I had proposed, as part of my research proposal, to offer services to British universities through the ARPANET and my link. Various people were enthusiastic, but at least one thought it wasn’t good enough for their university and so nobody wrote the letter.
Not getting approval from either the universities or industry for a research proposal, it was refused, and so I had no money.
That gave me a slight problem, but Donald Davies who did know me and who was allowed to issue a grant or contract for £5,000, offered me £5,000 to do my research. I knew very senior people in the Post Office, and they knew me, and they offered to pay for a line from London UCL, or near UCL, to Norway for one year at no cost to me, because the cost of a 2.5kb line between London and Norway was way over the £5,000. So, they provided that line for one year. Therefore, I was able to accept the offer, the project started, and the rest is history.
The first part of this interview can be viewed on the Digital Archaeology YouTube channel:
The first password on the Internet
By 1973, the project had started, and, in July 1973, the equipment from DARPA arrived. By the way, it’s DARPA or ARPA depending on which year it was. The equipment had arrived and we had a firm connection to the ARPANET. At that time, there was a major conference on networks in Brighton.
Because I had all those links, it was thought a good idea to show them working, because nobody had ever shown a thing like that working internationally. I was the only person who was international in this sort of area.
I invited them to dinner. They had been away from their mail for at least two weeks at the conference and there were about fifteen of them (anybody who was doing anything with the ARPANET anywhere in the US).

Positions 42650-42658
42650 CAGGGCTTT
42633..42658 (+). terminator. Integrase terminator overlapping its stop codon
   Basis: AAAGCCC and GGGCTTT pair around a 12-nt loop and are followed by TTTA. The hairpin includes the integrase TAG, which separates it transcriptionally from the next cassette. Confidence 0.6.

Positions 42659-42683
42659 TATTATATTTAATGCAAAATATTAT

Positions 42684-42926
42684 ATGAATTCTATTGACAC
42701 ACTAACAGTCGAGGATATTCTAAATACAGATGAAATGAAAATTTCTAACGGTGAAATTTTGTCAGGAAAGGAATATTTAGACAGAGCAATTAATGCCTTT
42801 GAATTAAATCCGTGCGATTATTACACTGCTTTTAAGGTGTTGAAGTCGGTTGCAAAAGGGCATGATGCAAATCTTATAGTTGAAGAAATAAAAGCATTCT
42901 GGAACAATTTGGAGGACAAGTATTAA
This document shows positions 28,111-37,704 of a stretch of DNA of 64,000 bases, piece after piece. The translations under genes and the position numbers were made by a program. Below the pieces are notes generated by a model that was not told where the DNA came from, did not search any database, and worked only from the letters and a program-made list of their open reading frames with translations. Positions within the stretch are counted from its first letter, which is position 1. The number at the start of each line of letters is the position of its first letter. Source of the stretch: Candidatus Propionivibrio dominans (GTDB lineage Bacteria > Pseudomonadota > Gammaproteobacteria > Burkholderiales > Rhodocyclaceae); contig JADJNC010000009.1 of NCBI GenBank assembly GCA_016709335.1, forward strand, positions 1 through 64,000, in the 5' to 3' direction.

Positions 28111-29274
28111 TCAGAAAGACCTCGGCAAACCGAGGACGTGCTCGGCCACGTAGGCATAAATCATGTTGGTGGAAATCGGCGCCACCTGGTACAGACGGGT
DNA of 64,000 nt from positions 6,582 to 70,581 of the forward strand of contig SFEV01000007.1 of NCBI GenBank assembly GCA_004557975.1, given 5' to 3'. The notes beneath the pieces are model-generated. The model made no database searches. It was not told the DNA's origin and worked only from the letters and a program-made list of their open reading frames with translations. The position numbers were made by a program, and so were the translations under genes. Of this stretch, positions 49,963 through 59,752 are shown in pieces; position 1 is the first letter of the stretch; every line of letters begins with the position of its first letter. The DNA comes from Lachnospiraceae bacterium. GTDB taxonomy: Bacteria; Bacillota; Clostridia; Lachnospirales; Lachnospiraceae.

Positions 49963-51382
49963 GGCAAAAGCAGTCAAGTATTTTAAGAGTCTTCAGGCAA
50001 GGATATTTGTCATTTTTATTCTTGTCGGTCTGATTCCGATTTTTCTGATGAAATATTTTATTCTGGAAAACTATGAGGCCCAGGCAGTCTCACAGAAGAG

They wanted to go upstairs in my house to where there was actually a Teletype which was connected to the ARPANET, and therefore would go to the US, and look at their mail.
As part of my research activity, I had discovered that the tip, which was the machine which one connected into the ARPANET, provided by the US and BBN, was actually open, completely open, for at least half a second, while one pressed a button. Therefore, I realised that you could seize that line, do anything you liked with it for that half-second before you returned it. It wouldn’t disturb anything.
I was sensitive to the fact that this was involving something international, and something research, and something to do with defence. I didn’t want to have any troubles. So, I would put a password on.
They didn’t know any of this. So, when they tried to use it in the way they’d normally use their own machine, which they’d designed and built, they couldn’t get on, because they had to put in a password.
For the first time, they suddenly realised that there was a password which stopped them getting in, because I’d stopped them, and they didn’t know I could.
From California to Norway and back, via the UK
There was an occasion, in 1977, where we wanted to show that a computer sitting in Malvern in the Royal Signals and Research Establishment (RSRE), could be connected to me, in UCL, and, from there, go through a satellite network, which was also under ARPA auspices, through the terrestrial ARPANET in the US, to SRI, and then go through a packet radio network, through a car, and all use the emerging Internet protocols, which Vint and Bob had developed. That was demonstrated, extremely successfully, and worked.
The Queen’s First Email